Vaughan math and physics teacher uses rap to help students learn

Math and physics teacher at Vaughan high school teaches through music
WATCH ABOVE: Drorit Weiss a math and physics teacher at The Hill Academy in Vaughan. Her untraditional teaching methods stem from her belief that students will reach new heights of success and engage on a deeper level when they're having fun. Susan Hay has a story.

Drorit Weiss teaches Grade 12 math and physics at The Hill Academy in Vaughan, Ont.

Her teaching methods are a little bit different from most. Instead of delivering her math lessons the ordinary way, Weiss raps to her students, a technique that former student Kristin Della Rovere says is effective in getting the point across.

“Ms. Weiss is different in that she keeps you engaged through singing and dancing because she really wants you to learn,” Della Rovere said. “Ms. Weiss gets you thinking about math in different ways that you maybe never thought of before.”

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The Hill Academy teacher agrees, saying that her students will reach higher degrees of success and engage on a deeper level when they’re having fun.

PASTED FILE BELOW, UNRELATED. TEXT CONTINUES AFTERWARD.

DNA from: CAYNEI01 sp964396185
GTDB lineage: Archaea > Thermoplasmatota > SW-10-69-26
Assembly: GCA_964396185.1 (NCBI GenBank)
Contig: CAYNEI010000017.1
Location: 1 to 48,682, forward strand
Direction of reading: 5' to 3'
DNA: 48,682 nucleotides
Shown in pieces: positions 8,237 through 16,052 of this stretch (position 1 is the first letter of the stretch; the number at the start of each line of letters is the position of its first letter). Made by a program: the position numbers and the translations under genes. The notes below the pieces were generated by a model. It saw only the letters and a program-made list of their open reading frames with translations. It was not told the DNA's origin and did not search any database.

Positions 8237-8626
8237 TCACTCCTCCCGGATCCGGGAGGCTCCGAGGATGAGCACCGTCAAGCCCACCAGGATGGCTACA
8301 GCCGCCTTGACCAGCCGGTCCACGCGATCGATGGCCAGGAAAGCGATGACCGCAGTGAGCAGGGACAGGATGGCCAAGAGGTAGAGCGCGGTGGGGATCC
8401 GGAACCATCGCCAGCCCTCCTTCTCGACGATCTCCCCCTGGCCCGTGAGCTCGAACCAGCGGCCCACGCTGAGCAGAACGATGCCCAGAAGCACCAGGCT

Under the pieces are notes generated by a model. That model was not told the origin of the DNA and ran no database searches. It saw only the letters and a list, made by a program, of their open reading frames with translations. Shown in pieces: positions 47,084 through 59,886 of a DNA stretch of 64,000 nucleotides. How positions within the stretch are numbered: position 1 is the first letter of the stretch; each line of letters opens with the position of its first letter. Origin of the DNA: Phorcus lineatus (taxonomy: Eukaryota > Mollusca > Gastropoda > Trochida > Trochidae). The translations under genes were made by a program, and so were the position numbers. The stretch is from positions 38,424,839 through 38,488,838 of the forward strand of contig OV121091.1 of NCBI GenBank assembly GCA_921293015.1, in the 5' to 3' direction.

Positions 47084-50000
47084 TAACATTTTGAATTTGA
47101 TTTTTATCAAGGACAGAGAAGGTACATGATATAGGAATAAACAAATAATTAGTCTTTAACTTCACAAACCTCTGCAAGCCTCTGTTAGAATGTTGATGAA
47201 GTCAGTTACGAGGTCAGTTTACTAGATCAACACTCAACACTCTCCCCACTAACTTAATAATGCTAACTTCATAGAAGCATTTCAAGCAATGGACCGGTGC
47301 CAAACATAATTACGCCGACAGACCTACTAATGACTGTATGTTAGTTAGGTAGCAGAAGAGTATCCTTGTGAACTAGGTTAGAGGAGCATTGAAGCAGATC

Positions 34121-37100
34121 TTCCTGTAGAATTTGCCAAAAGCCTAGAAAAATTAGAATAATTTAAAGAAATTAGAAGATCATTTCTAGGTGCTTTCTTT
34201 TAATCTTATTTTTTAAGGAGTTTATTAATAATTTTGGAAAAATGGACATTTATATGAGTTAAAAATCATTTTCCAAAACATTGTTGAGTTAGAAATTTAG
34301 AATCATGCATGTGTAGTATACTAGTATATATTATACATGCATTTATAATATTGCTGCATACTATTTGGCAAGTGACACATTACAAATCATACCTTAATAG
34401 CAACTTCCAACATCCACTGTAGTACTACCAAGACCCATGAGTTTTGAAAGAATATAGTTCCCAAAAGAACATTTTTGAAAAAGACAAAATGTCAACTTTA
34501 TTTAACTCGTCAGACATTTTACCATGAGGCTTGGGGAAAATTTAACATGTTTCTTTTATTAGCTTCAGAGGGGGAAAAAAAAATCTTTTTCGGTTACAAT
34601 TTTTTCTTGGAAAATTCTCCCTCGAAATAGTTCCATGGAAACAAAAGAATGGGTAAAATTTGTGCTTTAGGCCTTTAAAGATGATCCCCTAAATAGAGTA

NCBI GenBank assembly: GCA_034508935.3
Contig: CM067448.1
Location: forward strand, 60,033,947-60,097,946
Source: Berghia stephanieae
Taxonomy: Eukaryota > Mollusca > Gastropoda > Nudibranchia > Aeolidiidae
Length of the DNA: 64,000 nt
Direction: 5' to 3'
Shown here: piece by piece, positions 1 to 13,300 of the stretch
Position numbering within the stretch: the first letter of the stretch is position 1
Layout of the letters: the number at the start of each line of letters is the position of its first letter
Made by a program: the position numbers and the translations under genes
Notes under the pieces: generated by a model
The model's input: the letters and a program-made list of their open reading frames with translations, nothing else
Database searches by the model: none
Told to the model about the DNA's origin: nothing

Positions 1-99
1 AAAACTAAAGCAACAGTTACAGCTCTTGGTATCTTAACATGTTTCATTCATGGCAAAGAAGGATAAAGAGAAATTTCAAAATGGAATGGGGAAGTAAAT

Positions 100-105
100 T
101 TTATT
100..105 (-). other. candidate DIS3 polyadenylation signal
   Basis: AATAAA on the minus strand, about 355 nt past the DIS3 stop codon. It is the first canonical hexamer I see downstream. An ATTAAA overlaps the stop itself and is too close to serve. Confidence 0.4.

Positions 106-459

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“I remember struggling in math when I was young, and it’s something that I never really connected to until I took it in university,” said Weiss.

Della Rovere, now in her first year at Harvard University, attributes her success today with her former teacher’s unconventional teaching methods.

“Her style of teaching definitely helped me learn,” said Della Rovere. “I never enjoyed math, but it was definitely something that I needed, and Ms. Weiss definitely got me interested in it, got me learning it and got me loving math.”

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Weiss’ computer science background makes her a strong supporter of technology and creativity, especially when it comes to teaching.

“We’re using an educational model that dates back 100 years, and it isn’t working for most students,” she said.

Weiss says that making things more accessible and fun takes the intimidation out of math, making it an effective tool.

“At The Hill Academy, all the students are athletes so they’re on the road a lot,” said Weiss. “I use something called a ‘flipped classroom.’ I have a separate YouTube channel where I screencast  my lessons, and they’re able to watch it and go through lessons that are more intense. That’s kind of how I got the idea to do the rap because I’ve been doing the flipped classrooms.”

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Weiss says she hopes to inspire students with her rap lessons.

“ I want to bring math alive in my class,” Weiss said. “You can combine math and creativity and make it really fun and exciting, and I think that’s what inspires students.”